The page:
Should Hemp Extracts Be Considered Novel Food?

Hemp CBD Extracts Novel Food

Should hemp extracts and CBD Oil derived from hemp be considered novel food?

This article is based on the recent presentation given by the EIHA – published with kind permission from Lorenza Romanese (EIHA Managing Director)

You can read & download the full presentation here:
http://eiha.org/media/2019/03/19-03-12_PAFF_WG_EIHA_Final_small.pdf

Defining ‘novel food’

The EU defines novel food as food that was not consumed to a considerable degree by citizens of the EU prior to 1997, when the first regulation on novel food came into force. Novel food can be newly developed, innovative food, food produced using new technologies and production processes, and food traditionally eaten outside the EU. The regulation requires such foods be safe and be properly labeled so as not to mislead consumers, among other requirements. The upshot for food producers is a more burdensome marketplace as novel foods undergo stringent and costly authorization requirements.

Hemp flower products such as hempseed and hempseed oil (extract) are authorized novel foods under EU rules, exempt from registration due to demonstrated consumption in Member States prior to May 1997.

But the recent language changes to the Novel Food Catalogue state that “extracts of Cannabis sativa L. and derived products containing cannabinoids, including Cannabidiol (CBD), are considered novel foods as a history of consumption has not been demonstrated.”

EIHA’s evidence

During the March 12 session, however, EIHA rebutted that argument, for starters citing a Nova Institute survey (1997) ordered by the EU Commission in which 23 companies from across Europe reported a total of more than 255 tons of hemp-based foods as having been produced before 1997. Those products obviously contained CBD, the EIHA contends.

12 March 2019, WG PAFF Committee

Lorenza Romanese EIHA Managing Director

Daniel Kruse, Board Member Tony Reeves, Advisory Committee

What are hemp extracts? (focus on Cannabidiol)

Definition of hemp extracts: from latin “extrahere” = draw out, remove) means any method that uses a (solid, liquid or gaseous) extraction agent to remove one or several components from a substance mixture (of solid, liquid or gaseous substances)

Coffee > Coffee extract / tea > tea extract

Cannabidiol (CBD) is the most abundant cannabinoid naturally present in the industrial hemp plant and their extracts. It is non psychotropic, non-intoxicating, not addictive & very well tolerated by humans even in large doses

Hemp extracts are used in food/supplements for their health maintaining properties

How hemp extracts are made from hemp plant?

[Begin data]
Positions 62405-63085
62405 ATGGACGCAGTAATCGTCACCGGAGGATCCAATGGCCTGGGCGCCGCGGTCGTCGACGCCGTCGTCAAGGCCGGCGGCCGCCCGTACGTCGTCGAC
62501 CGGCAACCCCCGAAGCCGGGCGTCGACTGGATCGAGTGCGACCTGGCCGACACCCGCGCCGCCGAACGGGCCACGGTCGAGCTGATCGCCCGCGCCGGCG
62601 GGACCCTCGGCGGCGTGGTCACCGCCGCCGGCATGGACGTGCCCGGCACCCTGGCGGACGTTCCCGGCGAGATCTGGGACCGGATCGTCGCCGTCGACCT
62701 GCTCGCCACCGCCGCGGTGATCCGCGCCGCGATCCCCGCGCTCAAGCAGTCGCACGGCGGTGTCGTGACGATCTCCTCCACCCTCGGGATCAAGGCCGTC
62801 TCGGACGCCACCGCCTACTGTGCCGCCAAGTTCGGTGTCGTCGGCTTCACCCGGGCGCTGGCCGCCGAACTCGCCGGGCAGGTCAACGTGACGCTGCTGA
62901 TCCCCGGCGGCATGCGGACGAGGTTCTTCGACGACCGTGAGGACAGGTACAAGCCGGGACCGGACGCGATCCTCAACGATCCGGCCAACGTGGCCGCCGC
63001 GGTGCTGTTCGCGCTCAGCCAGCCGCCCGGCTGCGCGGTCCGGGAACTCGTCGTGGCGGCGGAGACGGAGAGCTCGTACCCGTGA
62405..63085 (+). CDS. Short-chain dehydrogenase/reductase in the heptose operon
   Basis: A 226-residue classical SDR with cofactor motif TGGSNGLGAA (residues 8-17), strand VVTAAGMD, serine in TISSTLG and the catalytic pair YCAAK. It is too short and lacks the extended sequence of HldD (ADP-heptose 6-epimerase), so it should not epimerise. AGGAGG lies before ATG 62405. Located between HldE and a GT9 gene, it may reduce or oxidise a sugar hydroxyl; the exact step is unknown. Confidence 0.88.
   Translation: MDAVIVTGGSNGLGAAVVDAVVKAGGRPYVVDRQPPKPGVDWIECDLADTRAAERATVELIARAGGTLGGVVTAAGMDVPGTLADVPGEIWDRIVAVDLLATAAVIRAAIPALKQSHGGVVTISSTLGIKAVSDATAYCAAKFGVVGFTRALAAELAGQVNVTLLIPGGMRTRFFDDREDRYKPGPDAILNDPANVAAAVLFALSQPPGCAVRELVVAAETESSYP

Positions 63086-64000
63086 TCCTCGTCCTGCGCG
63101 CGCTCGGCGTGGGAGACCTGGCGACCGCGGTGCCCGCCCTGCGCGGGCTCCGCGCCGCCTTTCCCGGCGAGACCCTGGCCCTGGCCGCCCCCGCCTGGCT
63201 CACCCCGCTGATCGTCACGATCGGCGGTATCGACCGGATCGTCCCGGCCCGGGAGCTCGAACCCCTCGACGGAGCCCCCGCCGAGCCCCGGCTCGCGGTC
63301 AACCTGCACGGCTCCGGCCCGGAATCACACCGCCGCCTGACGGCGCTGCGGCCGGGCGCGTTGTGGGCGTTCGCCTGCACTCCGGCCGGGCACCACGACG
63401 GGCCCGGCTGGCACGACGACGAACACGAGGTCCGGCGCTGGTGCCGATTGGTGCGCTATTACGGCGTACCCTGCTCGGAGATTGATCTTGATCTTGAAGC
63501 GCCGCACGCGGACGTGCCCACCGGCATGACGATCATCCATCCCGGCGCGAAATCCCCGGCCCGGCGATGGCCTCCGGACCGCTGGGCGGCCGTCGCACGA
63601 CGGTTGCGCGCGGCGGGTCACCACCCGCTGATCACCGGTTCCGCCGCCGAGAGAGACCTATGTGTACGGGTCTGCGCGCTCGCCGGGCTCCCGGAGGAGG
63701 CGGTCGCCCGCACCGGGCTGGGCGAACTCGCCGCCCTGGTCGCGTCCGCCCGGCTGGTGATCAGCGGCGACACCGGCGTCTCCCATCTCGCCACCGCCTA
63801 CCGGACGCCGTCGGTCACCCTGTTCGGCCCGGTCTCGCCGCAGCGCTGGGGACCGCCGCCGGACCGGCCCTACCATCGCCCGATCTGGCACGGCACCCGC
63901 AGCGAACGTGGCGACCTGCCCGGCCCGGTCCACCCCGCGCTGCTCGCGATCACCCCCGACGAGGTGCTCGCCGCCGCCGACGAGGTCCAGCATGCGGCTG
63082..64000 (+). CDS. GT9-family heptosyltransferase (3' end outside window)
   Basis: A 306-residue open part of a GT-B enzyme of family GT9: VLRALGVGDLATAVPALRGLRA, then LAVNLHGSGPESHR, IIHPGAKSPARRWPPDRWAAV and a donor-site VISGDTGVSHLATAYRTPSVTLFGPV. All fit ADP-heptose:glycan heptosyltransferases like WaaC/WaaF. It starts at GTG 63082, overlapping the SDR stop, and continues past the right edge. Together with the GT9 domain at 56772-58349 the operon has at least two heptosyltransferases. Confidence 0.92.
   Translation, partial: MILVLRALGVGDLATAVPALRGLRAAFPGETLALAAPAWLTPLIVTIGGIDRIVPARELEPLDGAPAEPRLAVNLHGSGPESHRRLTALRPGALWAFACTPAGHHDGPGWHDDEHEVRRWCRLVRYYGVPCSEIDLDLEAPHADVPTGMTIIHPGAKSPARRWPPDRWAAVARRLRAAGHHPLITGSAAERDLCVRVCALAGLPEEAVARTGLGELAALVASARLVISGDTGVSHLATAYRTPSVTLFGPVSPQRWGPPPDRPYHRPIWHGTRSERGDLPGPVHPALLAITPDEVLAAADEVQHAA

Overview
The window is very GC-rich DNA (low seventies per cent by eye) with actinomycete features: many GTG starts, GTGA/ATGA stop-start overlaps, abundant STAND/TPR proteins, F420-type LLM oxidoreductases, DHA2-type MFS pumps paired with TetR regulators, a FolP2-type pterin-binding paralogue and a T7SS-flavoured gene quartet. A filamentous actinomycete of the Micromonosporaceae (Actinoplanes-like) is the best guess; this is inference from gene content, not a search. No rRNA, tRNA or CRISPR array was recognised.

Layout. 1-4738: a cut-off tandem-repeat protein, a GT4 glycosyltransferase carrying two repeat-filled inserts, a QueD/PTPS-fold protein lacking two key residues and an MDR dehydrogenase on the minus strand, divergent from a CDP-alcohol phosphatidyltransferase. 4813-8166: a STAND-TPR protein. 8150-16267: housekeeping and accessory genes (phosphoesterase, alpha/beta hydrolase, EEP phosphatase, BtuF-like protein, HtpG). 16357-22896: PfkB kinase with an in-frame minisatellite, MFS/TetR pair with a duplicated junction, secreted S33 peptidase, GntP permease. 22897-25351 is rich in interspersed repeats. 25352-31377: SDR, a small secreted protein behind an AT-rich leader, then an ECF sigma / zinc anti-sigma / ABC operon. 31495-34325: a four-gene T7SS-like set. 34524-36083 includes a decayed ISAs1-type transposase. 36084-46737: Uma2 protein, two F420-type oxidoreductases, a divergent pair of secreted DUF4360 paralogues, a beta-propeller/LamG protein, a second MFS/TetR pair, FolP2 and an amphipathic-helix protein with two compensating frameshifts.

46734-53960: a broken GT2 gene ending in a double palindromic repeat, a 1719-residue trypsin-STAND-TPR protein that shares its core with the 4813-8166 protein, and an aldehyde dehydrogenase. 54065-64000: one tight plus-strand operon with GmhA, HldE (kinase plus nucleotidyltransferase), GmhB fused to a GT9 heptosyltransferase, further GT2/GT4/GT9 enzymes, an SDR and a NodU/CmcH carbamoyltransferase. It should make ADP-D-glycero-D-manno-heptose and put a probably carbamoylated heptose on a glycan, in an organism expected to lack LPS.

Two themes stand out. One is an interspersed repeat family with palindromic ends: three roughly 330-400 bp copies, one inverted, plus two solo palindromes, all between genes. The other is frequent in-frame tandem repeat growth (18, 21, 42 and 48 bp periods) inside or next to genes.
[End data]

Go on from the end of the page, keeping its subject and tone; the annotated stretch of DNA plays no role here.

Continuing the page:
1. Cold pressing: the most simple extract from hemp fruiting tops is hempseed oil
  2. Ethanol extraction: using alcohol to whole fruiting tops (infructescense) and leaves
  3. CO2 extraction: using Carbon Dioxide to whole fruiting tops (infructescences) and leaves
  4. Fat extraction: can easily be used for home-made preparations

The extract can be left raw or decarboxylated and added to consumer products without further processing.

Extracts are usually winterized in order to remove plant waxes

Extract can be further distilled/rectified in order to remove unwanted elements such as chlorophyll

Novel Food Catalogue last change:

On the 20th of January, 2019 MSs and COM agreed on a new wording for the Novel Food catalogue

In item Cannabis sativa L:

hemp seeds and their derivatives are not assessed as Novel Food
leaves and infructescence are left in a grey zone

Moreover, a new item “Cannabinoids” was introduced into Novel Food catalogue.
Hemp extracts are considered Novel Food

Conclusion: major confusion regarding interpretations and negative impact on the hemp sector (regarding investments, level playing field)

EIHA already demonstrated in October 2018

Food Business Operators in EU have been acting in GOOD FAITH based on guidance represented by the information provided in Novel Food Catalogue àinvestments.

Use of hemp leaves and infructescence have NOT BEEN discriminated in listing for item Cannabis sativa

Catalogue item Cannabidiol has provided a clear guidance: products with “natural“ levels of CBD have been considered “traditional“

Only traditional propagating practices are used for processing hemp infructescense

Such practices include pressing or solvent extraction

Presence of cannabinoids in human diet is also well documented across middle ages to the modern age. We will demonstrate it on 14 examples.